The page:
This title was first published in 27/11/2001: Humanitarian nongovernmental organizations (NGOs) grew significantly in the last decades of the 20th century. The international NGO community today is a rich world of professional bodies, local organizations, mammoth multinationals, charities, advocacy groups, business-like organizations, ad hoc agencies and voluntary associations. Humanitarian NGOs are powerful actors in conflict regions and influential campaigners at the international level. What are the reasons behind their growth? In answering that question, this book focuses on how and when NGOs became influential in humanitarian crises. Four case studies in Rwanda and Afghanistan are examined. The earliest is the crisis in Rwanda in the 1960s, when only a few NGOs operated in Rwanda with limited budgets and experience. The second case study is the Soviet invasion of Afghanistan in 1979-89, by which time NGOs had developed considerably: by then they were operating on a global scale, receiving more funds, having closer ties with the media, executing bigger projects and had also become more professional. The second Afghan case study focuses on the mujahidin and Taliban rule, while the second Rwandan study centres on the 1994 genocide. These two studies reveal that enormous changes have taken place in the humanitarian NGO community since the 1980s. In this way, this book characterizes the changes that have taken place and then offers explanations for the nature and speed of the growth and change.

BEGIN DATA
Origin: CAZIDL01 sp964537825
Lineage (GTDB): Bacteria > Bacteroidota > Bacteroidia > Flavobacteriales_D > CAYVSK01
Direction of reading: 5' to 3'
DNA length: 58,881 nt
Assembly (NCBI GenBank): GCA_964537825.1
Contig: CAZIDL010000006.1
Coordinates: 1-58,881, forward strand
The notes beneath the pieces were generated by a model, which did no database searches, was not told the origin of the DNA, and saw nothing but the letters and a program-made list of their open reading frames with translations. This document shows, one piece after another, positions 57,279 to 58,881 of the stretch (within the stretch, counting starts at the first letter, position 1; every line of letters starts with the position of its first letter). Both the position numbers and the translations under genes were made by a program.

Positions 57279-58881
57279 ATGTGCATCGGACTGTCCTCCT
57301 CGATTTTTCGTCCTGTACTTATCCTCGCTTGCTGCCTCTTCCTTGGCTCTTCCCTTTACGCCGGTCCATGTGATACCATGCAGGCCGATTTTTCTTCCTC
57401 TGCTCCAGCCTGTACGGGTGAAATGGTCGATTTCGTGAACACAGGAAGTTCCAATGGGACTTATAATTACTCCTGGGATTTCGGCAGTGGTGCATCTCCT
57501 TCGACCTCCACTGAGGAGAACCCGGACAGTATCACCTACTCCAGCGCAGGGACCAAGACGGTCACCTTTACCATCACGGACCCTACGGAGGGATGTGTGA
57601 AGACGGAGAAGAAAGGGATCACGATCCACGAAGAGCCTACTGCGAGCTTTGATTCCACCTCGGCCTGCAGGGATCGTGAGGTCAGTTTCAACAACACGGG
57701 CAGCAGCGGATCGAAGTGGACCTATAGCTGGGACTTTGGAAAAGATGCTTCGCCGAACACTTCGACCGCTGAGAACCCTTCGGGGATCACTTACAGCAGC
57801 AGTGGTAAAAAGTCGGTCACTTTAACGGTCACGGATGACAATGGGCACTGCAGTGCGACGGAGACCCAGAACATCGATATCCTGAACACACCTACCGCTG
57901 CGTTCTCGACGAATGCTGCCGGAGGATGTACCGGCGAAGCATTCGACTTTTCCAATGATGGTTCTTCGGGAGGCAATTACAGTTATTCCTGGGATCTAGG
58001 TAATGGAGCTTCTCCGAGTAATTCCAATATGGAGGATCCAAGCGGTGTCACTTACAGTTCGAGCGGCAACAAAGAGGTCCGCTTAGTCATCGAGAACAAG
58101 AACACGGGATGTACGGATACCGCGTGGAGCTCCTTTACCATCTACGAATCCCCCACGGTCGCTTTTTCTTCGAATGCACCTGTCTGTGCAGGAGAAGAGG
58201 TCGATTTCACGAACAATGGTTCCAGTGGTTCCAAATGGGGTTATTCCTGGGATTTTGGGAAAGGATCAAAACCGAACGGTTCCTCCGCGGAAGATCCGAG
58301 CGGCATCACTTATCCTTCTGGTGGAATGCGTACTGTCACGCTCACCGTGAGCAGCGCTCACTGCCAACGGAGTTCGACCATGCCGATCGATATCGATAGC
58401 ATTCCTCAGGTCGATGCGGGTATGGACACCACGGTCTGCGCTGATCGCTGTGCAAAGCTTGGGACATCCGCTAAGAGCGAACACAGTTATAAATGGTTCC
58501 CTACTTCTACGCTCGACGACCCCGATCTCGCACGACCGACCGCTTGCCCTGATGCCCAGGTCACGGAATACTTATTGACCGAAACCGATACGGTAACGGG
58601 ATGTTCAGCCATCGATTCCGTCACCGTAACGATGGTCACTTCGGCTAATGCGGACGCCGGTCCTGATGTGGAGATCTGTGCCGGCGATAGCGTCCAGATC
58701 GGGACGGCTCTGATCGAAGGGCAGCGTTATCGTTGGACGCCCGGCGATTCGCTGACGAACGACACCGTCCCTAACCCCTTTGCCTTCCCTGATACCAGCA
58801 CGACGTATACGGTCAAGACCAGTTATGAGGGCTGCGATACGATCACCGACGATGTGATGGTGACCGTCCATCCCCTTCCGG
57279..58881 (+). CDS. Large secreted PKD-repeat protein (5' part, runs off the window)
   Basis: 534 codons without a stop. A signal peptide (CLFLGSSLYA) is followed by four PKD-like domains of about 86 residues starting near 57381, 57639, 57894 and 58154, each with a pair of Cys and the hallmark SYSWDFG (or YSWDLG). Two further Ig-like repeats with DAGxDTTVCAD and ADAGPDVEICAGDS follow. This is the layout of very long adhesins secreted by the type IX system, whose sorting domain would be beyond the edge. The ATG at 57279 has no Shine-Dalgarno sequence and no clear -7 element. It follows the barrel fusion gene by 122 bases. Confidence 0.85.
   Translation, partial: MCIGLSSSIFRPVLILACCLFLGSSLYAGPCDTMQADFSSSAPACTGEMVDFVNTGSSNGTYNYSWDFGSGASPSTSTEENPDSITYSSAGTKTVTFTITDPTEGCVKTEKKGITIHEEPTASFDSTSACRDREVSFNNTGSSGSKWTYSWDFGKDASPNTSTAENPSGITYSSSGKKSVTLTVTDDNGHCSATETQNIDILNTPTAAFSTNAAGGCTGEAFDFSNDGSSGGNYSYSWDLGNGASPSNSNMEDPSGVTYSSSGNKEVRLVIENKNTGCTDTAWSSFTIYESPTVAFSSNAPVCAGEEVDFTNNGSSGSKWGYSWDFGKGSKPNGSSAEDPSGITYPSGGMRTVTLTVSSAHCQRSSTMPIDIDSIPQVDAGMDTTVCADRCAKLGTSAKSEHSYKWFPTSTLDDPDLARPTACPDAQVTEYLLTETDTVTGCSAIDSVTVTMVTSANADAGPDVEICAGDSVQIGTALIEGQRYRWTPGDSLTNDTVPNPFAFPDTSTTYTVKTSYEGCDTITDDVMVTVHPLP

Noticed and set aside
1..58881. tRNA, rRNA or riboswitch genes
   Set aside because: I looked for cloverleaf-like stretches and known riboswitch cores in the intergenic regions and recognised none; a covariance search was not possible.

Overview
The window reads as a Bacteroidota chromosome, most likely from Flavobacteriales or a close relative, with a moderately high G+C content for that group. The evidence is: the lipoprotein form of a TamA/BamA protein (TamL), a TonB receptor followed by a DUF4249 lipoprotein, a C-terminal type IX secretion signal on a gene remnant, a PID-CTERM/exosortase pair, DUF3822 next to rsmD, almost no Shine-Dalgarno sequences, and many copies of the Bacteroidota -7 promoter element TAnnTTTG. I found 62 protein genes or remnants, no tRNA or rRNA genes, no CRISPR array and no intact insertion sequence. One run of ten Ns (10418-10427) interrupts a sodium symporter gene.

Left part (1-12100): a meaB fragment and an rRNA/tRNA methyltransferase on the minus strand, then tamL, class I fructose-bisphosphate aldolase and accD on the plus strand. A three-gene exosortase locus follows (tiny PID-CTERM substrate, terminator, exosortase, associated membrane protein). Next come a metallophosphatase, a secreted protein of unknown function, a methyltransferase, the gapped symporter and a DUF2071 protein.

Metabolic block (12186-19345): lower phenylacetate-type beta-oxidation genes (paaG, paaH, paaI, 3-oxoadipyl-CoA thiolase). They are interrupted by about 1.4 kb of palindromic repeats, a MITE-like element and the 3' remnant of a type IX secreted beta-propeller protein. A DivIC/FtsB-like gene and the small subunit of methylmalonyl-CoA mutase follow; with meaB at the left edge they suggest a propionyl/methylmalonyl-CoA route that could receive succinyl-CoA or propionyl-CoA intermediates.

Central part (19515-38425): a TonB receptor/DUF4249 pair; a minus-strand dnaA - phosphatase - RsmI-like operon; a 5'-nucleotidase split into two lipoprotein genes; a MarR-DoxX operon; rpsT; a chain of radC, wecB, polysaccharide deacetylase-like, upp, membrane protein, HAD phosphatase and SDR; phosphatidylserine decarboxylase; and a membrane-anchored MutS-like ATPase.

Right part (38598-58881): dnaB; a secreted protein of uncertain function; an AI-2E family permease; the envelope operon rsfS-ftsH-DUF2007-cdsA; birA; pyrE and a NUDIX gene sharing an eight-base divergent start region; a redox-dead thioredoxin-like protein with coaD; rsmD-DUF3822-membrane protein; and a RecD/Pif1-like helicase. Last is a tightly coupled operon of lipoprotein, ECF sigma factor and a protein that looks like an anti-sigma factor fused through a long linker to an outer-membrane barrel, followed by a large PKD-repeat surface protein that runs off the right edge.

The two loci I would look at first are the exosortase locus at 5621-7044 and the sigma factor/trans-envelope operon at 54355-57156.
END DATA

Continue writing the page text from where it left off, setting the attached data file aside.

chapter 1|11 pages


chapter 2|25 pages

Humanitarian Action and NGOs

chapter 4|38 pages

The Soviet Invasion of Afghanistan

chapter 5|43 pages

Afghanistan, 1992–8

chapter 6|57 pages

Rwanda in the 1960s and the 1990s

chapter 7|25 pages